Did you know that your dog can give blood too?
As demand is always increasing and dogs retire from donating, Pet Blood Bank is raising awareness of the importance of dog blood donations and needs as many dogs as possible to come forward to join their lifesaving community.
Your pooch could be the difference between life and death for another dog!
By becoming a dog blood donor, your canine companion could help to save up to four lives!
Dogs are not routinely blood typed unless they are donating or receiving blood. However, DEA 1 (Dog Erythrocyte Antigen) negative dog blood is currently low in the UK and because of this, Pet Blood Bank is looking for the owners of certain breeds to come forward.
With only 30% of dogs having negative blood, there is a high demand for this blood type.
The breeds who are more likely to have a negative blood type, include:
- German Shepherds
- Flat-Coated Retrievers
- Airedale Terriers
What are the different types of dog blood?
Just like us, dogs have different blood types.
In the UK, dogs are either DEA 1 positive or DEA 1 negative. From Pet Blood Bank’s research, 70% of dogs appear to be DEA 1 positive while only 30% are DEA 1 negative. As with human blood types, the type of blood your pooch has will dictate which type of blood they can receive. Dogs with DEA 1 negative blood type can only receive DEA 1 negative blood, whereas dogs with DEA 1 positive can receive either positive or negative blood.
Why is there a shortage of dog blood donations?
According to the Pet Food Manufacturer’s Association, 26% of the UK population own a dog, but many owners don’t know that their dog could be a blood donor. Often, the only time people tend to hear about transfusions is when a family member or friend’s dog needs the service.
The most common reason people don’t put their dog forward for blood donations is that they are worried about them being a suitable donor or are concerned about the risks associated with donating.
Pet Blood Bank will ensure your dog meets all the requirements before attending a blood donation session. Any questions or concerns you may have can be worked through with the Pet Blood Bank team. Around 75% of donors who are assessed as suitable to attend a session will go on to become donors.
How is the dog blood used?
Few dogs will require transfusion of whole blood, so splitting the blood into components allows a single unit to help save the lives of multiple patients. The separated components include red blood cells and plasma products.
These blood components are used depending on the specific condition that is being treated; for example, plasma is used to prevent bleeding, whereas packed red cells may be used to treat anaemia or blood loss after an accident.
Packed red blood cells can last around 6 weeks, whereas the plasma portion can last up to 5 years.
What’s involved in the blood donation process?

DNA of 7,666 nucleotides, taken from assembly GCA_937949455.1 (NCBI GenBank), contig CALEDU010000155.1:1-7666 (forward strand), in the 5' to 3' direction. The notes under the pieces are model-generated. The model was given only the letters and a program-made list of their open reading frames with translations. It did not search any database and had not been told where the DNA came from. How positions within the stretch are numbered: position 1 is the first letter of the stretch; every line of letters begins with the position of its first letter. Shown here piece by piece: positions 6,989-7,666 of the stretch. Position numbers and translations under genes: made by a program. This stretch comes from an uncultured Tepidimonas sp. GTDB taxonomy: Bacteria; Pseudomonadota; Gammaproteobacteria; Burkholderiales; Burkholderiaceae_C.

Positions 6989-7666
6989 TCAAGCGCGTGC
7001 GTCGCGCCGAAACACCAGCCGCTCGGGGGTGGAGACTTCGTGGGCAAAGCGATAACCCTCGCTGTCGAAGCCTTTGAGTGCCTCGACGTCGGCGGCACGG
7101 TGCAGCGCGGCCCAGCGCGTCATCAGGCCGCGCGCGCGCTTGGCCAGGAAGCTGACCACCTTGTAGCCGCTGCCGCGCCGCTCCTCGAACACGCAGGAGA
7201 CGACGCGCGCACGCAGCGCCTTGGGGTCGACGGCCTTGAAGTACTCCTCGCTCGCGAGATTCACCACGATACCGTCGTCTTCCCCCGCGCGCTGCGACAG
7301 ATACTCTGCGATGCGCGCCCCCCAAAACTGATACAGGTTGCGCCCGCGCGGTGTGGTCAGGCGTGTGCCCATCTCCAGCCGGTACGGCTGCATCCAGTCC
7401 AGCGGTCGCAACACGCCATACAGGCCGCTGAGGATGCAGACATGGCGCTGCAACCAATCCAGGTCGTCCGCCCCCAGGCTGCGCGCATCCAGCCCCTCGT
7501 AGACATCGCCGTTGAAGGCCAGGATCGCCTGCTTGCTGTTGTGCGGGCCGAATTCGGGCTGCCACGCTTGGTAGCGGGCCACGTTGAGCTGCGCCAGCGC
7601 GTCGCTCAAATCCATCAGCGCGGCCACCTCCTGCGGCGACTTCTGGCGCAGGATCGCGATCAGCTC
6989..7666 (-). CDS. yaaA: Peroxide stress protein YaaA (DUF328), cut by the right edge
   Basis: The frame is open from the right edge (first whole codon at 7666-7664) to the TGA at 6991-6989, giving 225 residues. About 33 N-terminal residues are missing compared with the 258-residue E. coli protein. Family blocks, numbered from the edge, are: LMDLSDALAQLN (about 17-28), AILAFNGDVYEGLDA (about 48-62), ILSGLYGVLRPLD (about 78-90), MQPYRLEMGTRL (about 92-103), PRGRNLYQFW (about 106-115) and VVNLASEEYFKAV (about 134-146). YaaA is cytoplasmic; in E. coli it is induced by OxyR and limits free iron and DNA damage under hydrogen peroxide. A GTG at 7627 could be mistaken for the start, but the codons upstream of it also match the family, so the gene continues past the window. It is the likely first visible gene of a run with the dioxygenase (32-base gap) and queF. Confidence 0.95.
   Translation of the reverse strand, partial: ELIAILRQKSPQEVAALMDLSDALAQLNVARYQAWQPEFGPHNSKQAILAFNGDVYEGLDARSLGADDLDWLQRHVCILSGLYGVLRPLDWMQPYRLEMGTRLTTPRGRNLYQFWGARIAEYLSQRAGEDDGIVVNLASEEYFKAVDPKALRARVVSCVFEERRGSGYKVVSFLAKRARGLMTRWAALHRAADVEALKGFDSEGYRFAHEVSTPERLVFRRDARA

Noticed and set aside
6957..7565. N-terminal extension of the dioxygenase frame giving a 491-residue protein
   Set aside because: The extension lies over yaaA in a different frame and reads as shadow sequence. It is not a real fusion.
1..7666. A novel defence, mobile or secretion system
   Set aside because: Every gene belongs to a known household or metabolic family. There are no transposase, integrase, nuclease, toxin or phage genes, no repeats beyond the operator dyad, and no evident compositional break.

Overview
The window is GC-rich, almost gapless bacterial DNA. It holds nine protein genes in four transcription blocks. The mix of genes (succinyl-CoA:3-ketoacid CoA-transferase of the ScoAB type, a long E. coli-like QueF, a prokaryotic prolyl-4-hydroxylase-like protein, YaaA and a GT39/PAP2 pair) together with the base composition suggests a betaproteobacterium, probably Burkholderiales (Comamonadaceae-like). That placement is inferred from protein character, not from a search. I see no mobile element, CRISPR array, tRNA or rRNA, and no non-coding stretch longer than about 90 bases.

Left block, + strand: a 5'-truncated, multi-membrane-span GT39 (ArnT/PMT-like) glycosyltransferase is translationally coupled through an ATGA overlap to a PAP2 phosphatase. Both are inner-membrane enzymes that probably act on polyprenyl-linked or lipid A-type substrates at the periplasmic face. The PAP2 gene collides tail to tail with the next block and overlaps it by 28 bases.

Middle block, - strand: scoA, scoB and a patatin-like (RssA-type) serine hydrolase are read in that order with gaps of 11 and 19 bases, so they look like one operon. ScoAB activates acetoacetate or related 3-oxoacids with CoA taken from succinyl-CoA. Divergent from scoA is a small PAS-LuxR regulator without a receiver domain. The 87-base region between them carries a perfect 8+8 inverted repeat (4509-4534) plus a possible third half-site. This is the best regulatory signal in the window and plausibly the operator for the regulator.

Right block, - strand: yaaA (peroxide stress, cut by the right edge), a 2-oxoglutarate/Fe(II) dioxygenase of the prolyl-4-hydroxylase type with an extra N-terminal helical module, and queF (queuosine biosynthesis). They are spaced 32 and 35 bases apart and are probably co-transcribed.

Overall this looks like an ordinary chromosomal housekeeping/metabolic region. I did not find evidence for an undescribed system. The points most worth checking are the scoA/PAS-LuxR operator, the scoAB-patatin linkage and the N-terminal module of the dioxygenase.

In 2019, Pet Blood Bank collected over 3,000 units of dog blood and dispatched over 5,000 blood products to vets throughout the UK. Every unit of donated blood has the potential to help save the lives of up to four dogs.
Blood donations in dogs are very similar to humans. A local anaesthetic cream is used, and the dog receives plenty of praise, encouragement and treats throughout the whole process.
Donors have a thorough health screen with a veterinary surgeon on the day of donation. The welfare of donors is always Pet Blood Bank’s top priority.
How long does dog blood donation take?
The whole donation session takes approximately 45 minutes but the donation itself takes about 5-10 minutes. The health and welfare of the dog is monitored throughout the donation process.
Once the donation is over, your canine friend receives a drink of water and a snack. They also receive a goody bag that includes a special Pet Blood Bank ‘I’m a Lifesaver’ bandana and some doggy treats.
Dogs are monitored after donating and sent home when the team is completely happy. Owners are advised to let their dogs take it easy for the remainder of the day but can resume normal activity the day after.
What accidents require dog blood transfusions?
The types of accidents that require blood transfusions include the following:
- Serious road accidents
- Major surgeries
- Accidental injection of poison
- Lungworm infection
- Certain illnesses involving the immune system
If my dog does donate, can we find out who has received the blood?
The demand for blood is so high that Pet Blood Bank is unable to notify donor owners when their dog’s blood is dispatched. Generally, blood collected will be distributed within 7 days of collection.
How do I get involved?
Since they launched in 2007, Pet Blood Bank has helped save thousands of lives each year. It is the only charity that provides canine blood to all veterinary practitioners across the UK. All vets have 24/7 access to the service, so whenever a transfusion is required it can be performed.
More than 11,000 lifesaving donors have been registered with Pet Blood Bank UK. Although blood donations have increased year on year, we need to make sure they continue to do so to meet the increasing demand and sophistication of treatments available to pet owners.
Pet Blood Bank manages its service very carefully by blood type. Depending on your dog’s blood type, you will be invited to attend sessions between one and six times a year. Your dog will only ever be asked to donate blood when their blood type is needed.
If your dog is between one and eight years old, weighs over 25kg, and is fit and healthy, they could be a lifesaver.
If they don’t meet these criteria, you can still help the charity in other ways including volunteering and fundraising.
If anything bad happens and your dog needs a transfusion, it’s important that your costs are covered. Check out the range of dog insurance policies that Argos have on offer and get a quote to find the right cover for you (provided by Pinnacle Insurance plc).